Outcomes of Ruptured Aortic Aneurysm: Early and Late



Fig. 17.1
A uniform triage protocol was established for endovascular repair of ruptured abdominal aortic aneurysms (rAAA). ER emergency room, CTA computed tomography angiography, BP blood pressure, EVAR endovascular aneurysm repair



Starnes and colleagues published a comparative experience, before and after implementation of a standardized protocol for management of rAAA [11]. In the era prior to implementation of a standardized protocol that incorporated preferential treatment with endovascular repair, the 30-day mortality was 57.8 %, compared with 35.3 % (p = .008) in the protocol era. After implementation of the standardized protocol, 48 % of patients underwent EVAR for rAAA, in contrast to <1 % (1 of 131) prior to implementation of the standardized protocol. The authors conclude that the survival benefit was due to both the adoption of a standardized protocol, as well as to the use of EVAR.

The benefits of a structured protocol for the diagnosis and management of rAAA are now so well recognized that it has been cited by some as a potential confounder in the assessment of the benefit of EVAR compared with open repair [12, 13]. In reviewing the literature, it can be difficult to separate the benefit from having a structured protocol in place from the potential benefit of EVAR compared to open surgery. The use of such protocols should be widely adopted [14].



Outcomes from Retrospective Studies


The majority of data on rAAA outcomes is derived from a variety of retrospective studies (case series, registries, large databases), which is common for emergent diagnoses such as this. Several authors have made efforts to correct for bias and confounding by using multivariable regression, propensity score matching, and subgroup analyses. Despite the retrospective nature of these data, the large body of published work has allowed for the performance of carefully structured meta-analyses and systematic reviews.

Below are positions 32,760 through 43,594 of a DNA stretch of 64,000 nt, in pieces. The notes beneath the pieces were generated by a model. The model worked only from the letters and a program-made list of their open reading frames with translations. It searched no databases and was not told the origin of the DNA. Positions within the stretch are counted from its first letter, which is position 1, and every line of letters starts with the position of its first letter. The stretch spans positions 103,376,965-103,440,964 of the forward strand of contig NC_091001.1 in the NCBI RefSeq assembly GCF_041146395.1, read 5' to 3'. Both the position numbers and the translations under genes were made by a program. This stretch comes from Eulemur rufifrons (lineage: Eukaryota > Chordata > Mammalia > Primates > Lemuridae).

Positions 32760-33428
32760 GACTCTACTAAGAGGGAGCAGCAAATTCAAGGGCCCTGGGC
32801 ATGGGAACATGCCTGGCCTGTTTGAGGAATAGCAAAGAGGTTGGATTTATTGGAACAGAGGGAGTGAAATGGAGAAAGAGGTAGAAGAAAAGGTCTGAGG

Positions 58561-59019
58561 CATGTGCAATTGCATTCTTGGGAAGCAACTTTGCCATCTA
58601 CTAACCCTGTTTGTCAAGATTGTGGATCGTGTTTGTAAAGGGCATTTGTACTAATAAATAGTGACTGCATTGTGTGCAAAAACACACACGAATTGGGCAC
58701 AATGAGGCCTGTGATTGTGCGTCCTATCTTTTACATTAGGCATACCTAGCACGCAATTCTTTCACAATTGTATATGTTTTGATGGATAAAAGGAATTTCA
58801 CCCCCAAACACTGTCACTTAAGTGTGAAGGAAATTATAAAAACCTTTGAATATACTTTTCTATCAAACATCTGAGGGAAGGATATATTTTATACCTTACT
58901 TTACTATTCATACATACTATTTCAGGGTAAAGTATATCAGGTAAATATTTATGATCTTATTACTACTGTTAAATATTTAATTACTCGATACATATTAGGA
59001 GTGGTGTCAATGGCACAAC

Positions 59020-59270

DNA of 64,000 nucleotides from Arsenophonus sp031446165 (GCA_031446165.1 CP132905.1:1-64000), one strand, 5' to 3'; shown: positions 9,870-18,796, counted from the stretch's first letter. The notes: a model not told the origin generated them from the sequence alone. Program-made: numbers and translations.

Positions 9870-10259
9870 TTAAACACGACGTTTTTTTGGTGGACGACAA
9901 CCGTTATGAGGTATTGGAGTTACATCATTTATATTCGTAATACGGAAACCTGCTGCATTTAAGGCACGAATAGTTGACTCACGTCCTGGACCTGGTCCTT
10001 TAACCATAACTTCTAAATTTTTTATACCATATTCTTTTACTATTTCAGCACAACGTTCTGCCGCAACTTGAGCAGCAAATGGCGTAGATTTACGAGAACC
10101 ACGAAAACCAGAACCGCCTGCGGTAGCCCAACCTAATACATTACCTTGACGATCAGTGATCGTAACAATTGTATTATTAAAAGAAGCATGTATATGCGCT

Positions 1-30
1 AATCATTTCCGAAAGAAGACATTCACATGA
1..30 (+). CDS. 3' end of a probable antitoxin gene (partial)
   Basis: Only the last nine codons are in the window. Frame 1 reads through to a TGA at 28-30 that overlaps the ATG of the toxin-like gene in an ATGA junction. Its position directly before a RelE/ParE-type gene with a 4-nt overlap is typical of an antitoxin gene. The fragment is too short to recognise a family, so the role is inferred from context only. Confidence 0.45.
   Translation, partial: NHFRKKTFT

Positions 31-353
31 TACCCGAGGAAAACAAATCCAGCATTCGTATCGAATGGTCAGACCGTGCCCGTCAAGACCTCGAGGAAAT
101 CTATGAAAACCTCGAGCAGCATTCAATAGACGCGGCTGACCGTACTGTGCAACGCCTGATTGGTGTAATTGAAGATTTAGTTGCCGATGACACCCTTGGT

Open Repair


In 2008, Hoornweg and colleagues published a systematic review and meta-analysis of 116 studies from 1991 to 2006 on open repair of rAAA [15]. They sought to evaluate trends in mortality over time, as well as the effect of hospital volume on outcomes. Among approximately 60,000 patients, the weighted mean overall perioperative mortality was 48.5 % (95 % CI, 48.1–48.9 %). The intraoperative mortality was reported in 37 studies, and the weighted mean was 13.3 % (95 % CI, 12.3–14.3 %). Over the 33 years of study, there was no significant change in overall mortality as a function of time (1.6 % reduction, p = NS). Analysis of the 58 studies that included hospital volume revealed a significant positive association between annual hospital volume of rAAA repairs and overall mortality (p = .04). Unfortunately, the authors were unable to determine a threshold of rAAA hospital volume that is associated with improved mortality. Despite the limitations inherent to this study, the inclusion of over 60,000 patients provides valuable data on outcomes following open repair of rAAA (Fig. 17.2).

A328912_1_En_17_Fig2_HTML.gif


Fig. 17.2
Meta-regression of 69 studies reporting on % overall mortality (Y axis) against hospital volume (X axis) with 95 % CI


Endovascular Repair